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Don’t Kid Yourself, It’s Not All Logic

Posted on June 28, 2010 by Leslie Dickson

lead like spock

Here’s something for you to ponder. Business practices are built entirely on logical thinking. Cool heads rule. Decisions are based on thoughtful analyses. Emotions are messy. They have no place in the world of commerce, and professionals who express their emotions in the workplace are weak.

Have you ever wondered why listening—the simple act of taking in a spoken message—is so very difficult to master? Intellectually, the idea of listening is easy to understand. It appears to be passive in nature; you just sit there and . . . well . . . listen. So what’s the big deal?

To begin with, listening isn’t passive at all. It requires that you fully understand the message from the other person’s point of view. You must also recognize that point of view as valid, even if it differs from your own. Contrary to prevailing opinion, being a good listener doesn’t obligate you to agree with what you hear. In fact, putting yourself in the other’s place and seeing things from their perspective is evidence of strength and insight on your part.

The other difficulty relates to the misconception I spoke of earlier, which is the disregard of the emotional factors central to any interaction. Like it or not, we are all emotional creatures. Our first reaction to any stimulus is emotional. In the split seconds before our brains kick in, our adrenal glands are working overtime and our gut reactions take hold. That means that people who appear to be basing their arguments on facts may actually be churning with emotion on the inside.

This puts demands on the listener, who must determine whether the speaker’s words are coming from a logical or an emotional base. Good listening requires your full attention on both aspects of the speaker’s words. Are his comments fact-based, reasonable, and grounded in sound principles of logic? Is she being melodramatic, with tone and gestures that are over the top? Or has he gone silent on you, closed up and shut down? You must become well versed in nonverbal communication and learn to read between the lines. The speaker’s tone of voice and body language—even when they are subtle—will give you much more information than relying on the words alone.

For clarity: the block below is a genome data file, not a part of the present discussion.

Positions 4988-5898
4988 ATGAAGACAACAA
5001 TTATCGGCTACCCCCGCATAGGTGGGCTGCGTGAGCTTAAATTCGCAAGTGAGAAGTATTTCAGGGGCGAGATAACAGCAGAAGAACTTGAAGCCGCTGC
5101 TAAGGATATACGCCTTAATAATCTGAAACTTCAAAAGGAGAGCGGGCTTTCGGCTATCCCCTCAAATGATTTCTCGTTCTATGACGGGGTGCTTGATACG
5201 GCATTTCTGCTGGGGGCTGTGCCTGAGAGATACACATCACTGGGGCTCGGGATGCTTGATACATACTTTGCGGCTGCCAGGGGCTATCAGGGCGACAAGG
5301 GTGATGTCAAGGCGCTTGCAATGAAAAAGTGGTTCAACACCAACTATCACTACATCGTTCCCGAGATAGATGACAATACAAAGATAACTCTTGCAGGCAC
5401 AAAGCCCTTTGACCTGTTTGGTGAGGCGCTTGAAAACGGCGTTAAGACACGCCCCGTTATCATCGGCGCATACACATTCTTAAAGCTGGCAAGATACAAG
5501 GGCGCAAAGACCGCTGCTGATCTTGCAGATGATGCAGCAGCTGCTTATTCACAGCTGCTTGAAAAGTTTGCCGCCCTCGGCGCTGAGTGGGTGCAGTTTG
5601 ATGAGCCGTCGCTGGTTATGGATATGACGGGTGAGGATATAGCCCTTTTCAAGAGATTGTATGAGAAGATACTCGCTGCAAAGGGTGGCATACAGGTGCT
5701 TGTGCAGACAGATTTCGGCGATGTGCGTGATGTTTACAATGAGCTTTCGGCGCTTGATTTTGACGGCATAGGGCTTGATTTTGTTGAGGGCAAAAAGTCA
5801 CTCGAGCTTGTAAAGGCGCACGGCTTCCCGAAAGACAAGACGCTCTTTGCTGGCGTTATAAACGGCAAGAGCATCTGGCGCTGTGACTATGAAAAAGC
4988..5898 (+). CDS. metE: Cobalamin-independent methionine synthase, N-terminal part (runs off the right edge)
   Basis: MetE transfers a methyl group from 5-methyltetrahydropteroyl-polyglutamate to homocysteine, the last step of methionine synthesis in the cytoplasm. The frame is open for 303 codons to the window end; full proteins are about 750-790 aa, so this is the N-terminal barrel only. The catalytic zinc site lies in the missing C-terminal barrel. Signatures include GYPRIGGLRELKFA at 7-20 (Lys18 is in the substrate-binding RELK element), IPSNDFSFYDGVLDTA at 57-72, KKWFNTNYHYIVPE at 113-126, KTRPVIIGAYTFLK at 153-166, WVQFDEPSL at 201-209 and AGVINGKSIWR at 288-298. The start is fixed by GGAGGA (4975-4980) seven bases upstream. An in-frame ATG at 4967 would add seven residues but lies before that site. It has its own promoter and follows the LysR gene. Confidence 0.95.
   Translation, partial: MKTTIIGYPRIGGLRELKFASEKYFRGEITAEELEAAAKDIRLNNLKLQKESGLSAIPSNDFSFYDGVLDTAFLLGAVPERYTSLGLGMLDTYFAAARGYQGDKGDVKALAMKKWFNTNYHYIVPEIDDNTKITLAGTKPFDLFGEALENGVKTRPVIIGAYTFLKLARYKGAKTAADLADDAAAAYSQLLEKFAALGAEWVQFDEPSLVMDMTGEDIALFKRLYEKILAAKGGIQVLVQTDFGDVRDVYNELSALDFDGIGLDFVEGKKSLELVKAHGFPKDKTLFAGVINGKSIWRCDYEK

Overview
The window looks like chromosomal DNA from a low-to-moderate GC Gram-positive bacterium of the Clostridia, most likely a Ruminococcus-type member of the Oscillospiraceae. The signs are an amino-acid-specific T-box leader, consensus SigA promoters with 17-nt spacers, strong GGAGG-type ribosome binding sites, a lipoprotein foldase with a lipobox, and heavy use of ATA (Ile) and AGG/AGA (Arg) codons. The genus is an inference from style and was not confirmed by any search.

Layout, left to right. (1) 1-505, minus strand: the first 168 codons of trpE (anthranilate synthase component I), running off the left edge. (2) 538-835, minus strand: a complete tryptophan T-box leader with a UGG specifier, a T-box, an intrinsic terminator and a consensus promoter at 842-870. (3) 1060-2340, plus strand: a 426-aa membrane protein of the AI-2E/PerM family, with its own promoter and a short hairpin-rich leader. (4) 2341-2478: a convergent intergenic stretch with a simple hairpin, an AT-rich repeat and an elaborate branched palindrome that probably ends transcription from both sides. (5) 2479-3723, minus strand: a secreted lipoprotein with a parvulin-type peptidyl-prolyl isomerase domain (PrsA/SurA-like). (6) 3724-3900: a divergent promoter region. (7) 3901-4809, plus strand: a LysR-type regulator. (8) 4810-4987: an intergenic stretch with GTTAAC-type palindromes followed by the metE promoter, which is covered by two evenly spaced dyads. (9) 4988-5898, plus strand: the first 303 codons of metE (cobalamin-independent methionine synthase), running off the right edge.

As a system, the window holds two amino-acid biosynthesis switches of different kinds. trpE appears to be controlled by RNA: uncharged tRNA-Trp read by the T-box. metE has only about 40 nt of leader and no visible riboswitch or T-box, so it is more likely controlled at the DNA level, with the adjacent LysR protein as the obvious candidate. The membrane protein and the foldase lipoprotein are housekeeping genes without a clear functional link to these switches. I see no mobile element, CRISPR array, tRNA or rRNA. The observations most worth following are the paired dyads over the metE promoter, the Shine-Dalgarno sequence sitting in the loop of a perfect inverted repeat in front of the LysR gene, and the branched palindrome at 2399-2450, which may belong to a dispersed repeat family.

Here are some indicators to look for when you’re distinguishing between logic and emotion:

The words don’t match the behavior.

When a verbal-nonverbal mismatch occurs, the nonverbal takes precedence. If the words say one thing and the tone of voice contradicts it, the tone of voice tells the real story. If positive words flow from a scowling face, it’s time to stop and reassess what you’re hearing. Regardless of what is being said, look carefully at body language and pay close attention to the tone of voice. The speaker’s words will give you information; his or her behavior will give you the meaning behind the words, including important clues to the underlying emotions.

The words are overstated.

Words like always, never, obviously, and worst are all good indicators that strong emotions are present. “We never come to an agreement . . .” “You always say that . . . ” “Obviously, this strategy won’t work . . .” The reality is these statements are too harsh to possibly be true; we agree sometimes, I don’t always say that, and this strategy may, in fact, be quite workable. When you hear these red-flag words, it’s a pretty good bet emotions are running high.

The body language and/or vocal tone is out of character.

A normally calm and centered person becomes visibly tense; a friendly, warm person suddenly clamps his jaw and goes dead silent; a usually poised person loses her cool and goes for the jugular—these are clear signs that emotions are overriding customary behavior and that rational thinking is being distorted.

Making the effort to distinguish between a speaker’s logical argument and it’s emotional origin is not a passive process. When you sense the speaker’s emotions are getting in the way of a fruitful conversation, you can’t ignore them. Acknowledge the emotion; don’t discount it. Once the speaker feels heard and understood at the emotional level, you can then move forward confidently into a more reasonable and productive discussion.

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